Sacramento Update

  • /sites/default/files/styles/cover/public/cover/random/2017-11/cover-pic-02.jpg?h=afa3cfa7&itok=QvEihQ2y
  • /sites/default/files/styles/cover/public/cover/random/2017-11/cover-pic-03.jpg?h=452f395a&itok=o2eJpQ1X
  • /sites/default/files/styles/cover/public/cover/random/2017-11/cover-pic-04.jpg?h=d85646e8&itok=e-zcRWuw
  • /sites/default/files/styles/cover/public/cover/random/2017-11/cover-pic-05.jpg?h=eb90c5f1&itok=fmftIU1H
  • /sites/default/files/styles/cover/public/cover/random/2017-11/cover-pic-06.jpg?h=f8567693&itok=OYoPjORc

from Kevin Pedrotti, Legislative Advocate, Golden State Builders Exchanges

Raucous CARB Meeting

After six hours of testimony from over 80 witnesses, the state Air Resources Board last week signaled it may delay rules aimed at curbing toxic diesel soot from trucks. Despite that possible delay, a majority of the board stated they still expect truckers to eventually replace older rigs or retrofit the dirtiest engines. That would most likely happen in 2014, when the state must startcomplying with more stringent federal clean-air requirements.

The board directed its staff to provide a proposal in April for relaxing compliance deadlines to reflect how the nation’s economic downturn has idled thousands of trucks which has contributedto the prevention of tons of soot from being emitted. Board members also said they won’t enforce any of the first-stage requirements next year until they have reviewed ideas for makingadditional concessions to the battered trucking industry. See CARB’s press release:

Under the current order, which applies to nearly 1 million trucks and buses, owners must change out diesel engines on older vehicles or install anti-pollution devices on newer ones starting in2011. The board directed its staff to come back with an assessment of how to assist the construction industry, which faces stringent soot-reduction rules as well.

Board Member John Telles has been critical of board staff and Chairwoman Mary Nichols for failing to reveal that the lead author of a report on health effects of soot falsely claimed a doctorate in statistics from the University of California at Davis. Hien Tran later confessed that he obtained an online degree from an unaccredited university.

The report Tran assembled blamed particulate matter, or soot, for thousands of premature deaths statewide annually. Telles, a Fresno cardiologist, has not disputed the health dangers of soot. Rather, he has said Tran's misrepresentation of his credentials put a cloud over the board's credibility.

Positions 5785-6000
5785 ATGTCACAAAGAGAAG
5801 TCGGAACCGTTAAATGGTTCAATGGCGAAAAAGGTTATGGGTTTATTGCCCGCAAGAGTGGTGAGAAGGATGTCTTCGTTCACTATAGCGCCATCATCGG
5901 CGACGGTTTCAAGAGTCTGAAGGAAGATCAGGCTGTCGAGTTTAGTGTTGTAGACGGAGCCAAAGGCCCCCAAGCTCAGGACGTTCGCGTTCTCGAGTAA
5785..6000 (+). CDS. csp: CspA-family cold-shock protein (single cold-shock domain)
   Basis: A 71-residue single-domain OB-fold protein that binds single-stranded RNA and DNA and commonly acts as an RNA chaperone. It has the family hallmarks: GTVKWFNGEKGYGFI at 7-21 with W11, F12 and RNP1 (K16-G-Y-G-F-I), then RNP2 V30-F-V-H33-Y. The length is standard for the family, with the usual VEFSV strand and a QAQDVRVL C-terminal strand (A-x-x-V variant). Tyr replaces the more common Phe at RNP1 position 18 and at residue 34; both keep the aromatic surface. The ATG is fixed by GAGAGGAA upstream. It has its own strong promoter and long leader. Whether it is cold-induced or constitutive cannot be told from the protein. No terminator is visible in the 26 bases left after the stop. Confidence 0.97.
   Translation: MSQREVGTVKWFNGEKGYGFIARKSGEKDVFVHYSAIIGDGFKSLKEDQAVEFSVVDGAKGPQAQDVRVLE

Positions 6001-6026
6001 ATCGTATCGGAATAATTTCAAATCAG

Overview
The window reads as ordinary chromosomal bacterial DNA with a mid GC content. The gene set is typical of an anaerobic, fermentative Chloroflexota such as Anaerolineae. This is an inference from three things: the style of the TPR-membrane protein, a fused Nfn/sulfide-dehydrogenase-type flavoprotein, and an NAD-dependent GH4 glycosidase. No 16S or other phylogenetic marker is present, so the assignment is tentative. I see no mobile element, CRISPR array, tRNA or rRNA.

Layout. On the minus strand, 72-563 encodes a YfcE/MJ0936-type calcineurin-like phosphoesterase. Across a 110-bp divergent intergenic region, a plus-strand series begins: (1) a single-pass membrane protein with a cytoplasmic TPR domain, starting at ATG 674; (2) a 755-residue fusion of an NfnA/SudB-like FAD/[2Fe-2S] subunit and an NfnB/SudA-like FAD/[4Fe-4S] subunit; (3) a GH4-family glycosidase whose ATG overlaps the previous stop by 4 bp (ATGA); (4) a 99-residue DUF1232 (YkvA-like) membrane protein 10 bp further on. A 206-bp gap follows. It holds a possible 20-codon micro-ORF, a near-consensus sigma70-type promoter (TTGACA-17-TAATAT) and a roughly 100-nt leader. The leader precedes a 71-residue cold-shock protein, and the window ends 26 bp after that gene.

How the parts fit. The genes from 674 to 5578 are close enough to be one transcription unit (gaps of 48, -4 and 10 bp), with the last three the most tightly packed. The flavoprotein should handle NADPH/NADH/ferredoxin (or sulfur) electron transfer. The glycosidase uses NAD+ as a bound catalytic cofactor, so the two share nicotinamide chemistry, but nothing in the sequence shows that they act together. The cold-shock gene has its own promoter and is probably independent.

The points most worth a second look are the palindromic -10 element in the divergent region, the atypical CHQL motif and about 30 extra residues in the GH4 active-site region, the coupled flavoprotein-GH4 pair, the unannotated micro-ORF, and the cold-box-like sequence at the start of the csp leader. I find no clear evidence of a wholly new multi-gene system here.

On Tuesday, Nichols admitted to a "mistake in judgment," saying, "I should have shared this information."

Assembly Democrats Select New Speaker

Assemblyman John Pérez made history Thursday when he was unanimously chosen by the Assembly's Democratic Caucus to succeed Karen Bass as the lower house's leader.

Pérez, a freshman lawmaker who is expected to be formally voted in as the 68th Assembly speaker in January, will become the body's first openly gay leader.

Pérez edged out two other Latino Democrats from Los Angeles - Assemblymen Kevin De León and Felipe Fuentes - to secure the position. Fuentes bowed out last week, throwing his support behind Pérez, who was chosen by Bass as her successor. De León - who has had his eye on the post for years - was still fighting for the leadership position, but after several meetings with Pérez this week, including one Thursday morning, decided to close ranks behind him.

With the 50-member Democratic Caucus united behind him - plus the support of the Assembly's one independent - Pérez will easily clear the 41 votes necessary to win the leadership position.

Bass said the Assembly will vote when it returns to session in January, making Pérez the speaker-elect. After that vote, Bass said, Pérez will transition into the speakership and will be sworn in sometime after that.